“Some good initiatives around agriculture reforms, social sector spending and rural electrification were announced,” says Adi Godrej, chairman of the Godrej Group. “These will help in growing rural income and create demand for various kinds of products and services.”
Ease of doing business
Jaitley has realised that the role of the private sector in building infrastructure is paramount and has sought to remove regulatory obstacles that have hindered many projects in the past.
The government will introduce a bill to streamline institutional arrangements for the resolution of disputes in infrastructure-related construction contracts, PPP (public-private partnership) and public utility contracts; guidelines for renegotiating PPP concession agreements; and a new credit rating system for infrastructure projects to deal with the standard perception of risk that often leads to mispriced loans.
The Business Standard quoted Kumar Mangalam Birla, chairman of the Aditya Birla Group, as saying: “One sees the effort to break down some of the roadblocks that have snagged the economy in the last few years, such as stalled PPP projects, NPAs and pending tax litigations. These should help India overcome legacy issues and take a big leap forward.”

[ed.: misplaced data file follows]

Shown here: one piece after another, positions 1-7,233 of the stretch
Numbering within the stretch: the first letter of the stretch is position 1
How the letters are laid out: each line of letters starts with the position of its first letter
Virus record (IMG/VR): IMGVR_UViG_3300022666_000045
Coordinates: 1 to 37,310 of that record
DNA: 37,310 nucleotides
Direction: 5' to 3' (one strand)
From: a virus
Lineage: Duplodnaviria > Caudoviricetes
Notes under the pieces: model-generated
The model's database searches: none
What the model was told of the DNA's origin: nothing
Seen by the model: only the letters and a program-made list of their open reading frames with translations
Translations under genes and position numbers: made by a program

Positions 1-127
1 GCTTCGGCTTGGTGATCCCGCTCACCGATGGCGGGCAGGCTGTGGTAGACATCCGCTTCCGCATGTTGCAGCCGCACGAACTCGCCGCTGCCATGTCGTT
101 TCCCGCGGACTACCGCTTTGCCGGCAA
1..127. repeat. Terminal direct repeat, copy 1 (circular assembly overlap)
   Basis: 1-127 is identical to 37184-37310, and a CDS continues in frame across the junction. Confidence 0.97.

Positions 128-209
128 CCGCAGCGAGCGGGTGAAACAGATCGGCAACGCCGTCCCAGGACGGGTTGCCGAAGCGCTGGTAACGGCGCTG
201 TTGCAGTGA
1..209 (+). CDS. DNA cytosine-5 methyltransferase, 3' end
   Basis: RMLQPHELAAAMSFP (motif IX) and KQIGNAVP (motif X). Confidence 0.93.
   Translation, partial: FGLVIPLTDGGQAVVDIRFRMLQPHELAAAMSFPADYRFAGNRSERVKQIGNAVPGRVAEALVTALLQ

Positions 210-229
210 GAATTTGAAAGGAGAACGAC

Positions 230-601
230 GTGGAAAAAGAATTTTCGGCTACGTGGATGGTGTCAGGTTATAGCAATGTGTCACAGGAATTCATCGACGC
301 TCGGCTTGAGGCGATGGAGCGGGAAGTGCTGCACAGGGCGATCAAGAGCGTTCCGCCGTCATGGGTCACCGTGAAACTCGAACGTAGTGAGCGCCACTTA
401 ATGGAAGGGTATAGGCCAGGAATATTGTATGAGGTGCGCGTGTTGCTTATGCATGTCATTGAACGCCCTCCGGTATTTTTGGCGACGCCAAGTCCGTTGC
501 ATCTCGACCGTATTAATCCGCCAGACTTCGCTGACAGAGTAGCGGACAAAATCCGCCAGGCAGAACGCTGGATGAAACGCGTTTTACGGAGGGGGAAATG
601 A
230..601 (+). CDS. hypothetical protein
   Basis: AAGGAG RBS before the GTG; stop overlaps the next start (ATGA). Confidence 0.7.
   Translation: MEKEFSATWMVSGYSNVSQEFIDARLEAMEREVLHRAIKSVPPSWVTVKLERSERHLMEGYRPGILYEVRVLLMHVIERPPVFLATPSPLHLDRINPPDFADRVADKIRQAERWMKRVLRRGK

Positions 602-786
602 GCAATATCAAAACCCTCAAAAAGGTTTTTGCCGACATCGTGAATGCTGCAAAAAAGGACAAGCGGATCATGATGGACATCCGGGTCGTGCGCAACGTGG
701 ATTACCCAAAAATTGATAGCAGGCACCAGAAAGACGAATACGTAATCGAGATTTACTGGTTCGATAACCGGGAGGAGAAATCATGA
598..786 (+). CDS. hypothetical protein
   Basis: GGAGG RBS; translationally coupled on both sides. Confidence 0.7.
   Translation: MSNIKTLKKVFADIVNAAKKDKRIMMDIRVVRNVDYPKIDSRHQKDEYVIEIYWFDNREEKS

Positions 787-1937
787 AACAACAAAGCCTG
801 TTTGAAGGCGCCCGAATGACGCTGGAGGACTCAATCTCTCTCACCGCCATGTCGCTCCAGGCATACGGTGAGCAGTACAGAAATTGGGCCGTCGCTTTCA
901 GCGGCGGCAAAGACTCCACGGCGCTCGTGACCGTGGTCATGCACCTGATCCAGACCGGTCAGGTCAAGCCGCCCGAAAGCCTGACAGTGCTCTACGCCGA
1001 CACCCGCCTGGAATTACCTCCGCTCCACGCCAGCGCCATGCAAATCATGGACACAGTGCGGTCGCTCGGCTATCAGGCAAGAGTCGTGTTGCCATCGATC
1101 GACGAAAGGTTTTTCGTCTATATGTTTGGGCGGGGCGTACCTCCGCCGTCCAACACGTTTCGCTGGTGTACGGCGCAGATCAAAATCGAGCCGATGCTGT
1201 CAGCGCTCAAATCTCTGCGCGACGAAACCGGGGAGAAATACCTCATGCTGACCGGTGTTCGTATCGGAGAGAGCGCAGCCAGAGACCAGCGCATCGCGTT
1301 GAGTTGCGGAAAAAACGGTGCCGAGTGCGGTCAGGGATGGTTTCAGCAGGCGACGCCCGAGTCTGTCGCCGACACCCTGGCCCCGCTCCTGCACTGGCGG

Make In India cannot happen without skilling the country’s workforce. Consequently, Jaitley announced the setting up of 1,500 Multi Skill Training Institutes. Entrepreneurship education and training will be provided through 2,200 colleges, 300 schools, 500 industrial training institutes, and 50 vocational training institutes through open online courses.
“Budget 2016-17 seems promising for India’s youth—whether it is about the quality of education, focus on skill development, improving teaching and research outcomes, emphasis on job creation or creating ease of business to promote entrepreneurship,” says S Ramadorai, chairman of the National Skill Development Corporation and former chief executive and MD of Tata Consultancy Services.
One critical issue around the ease of doing business, some sections feel, hasn’t been fully resolved: Retrospective taxation.
While Jaitley promised that the government will not retrospectively create any fresh tax liability, the current retro amendment (enacted by the previous United Progressive Alliance government) remains in force.
However, he announced the setting up of a high-level panel headed by the revenue secretary to oversee fresh cases where the existing retro amendment was to be applied. Pending disputes could also be settled by a one-time dispute resolution mechanism.
It now remains to be seen how the government gives shape to the vision the Budget has articulated for India’s economic growth. The intent is clear.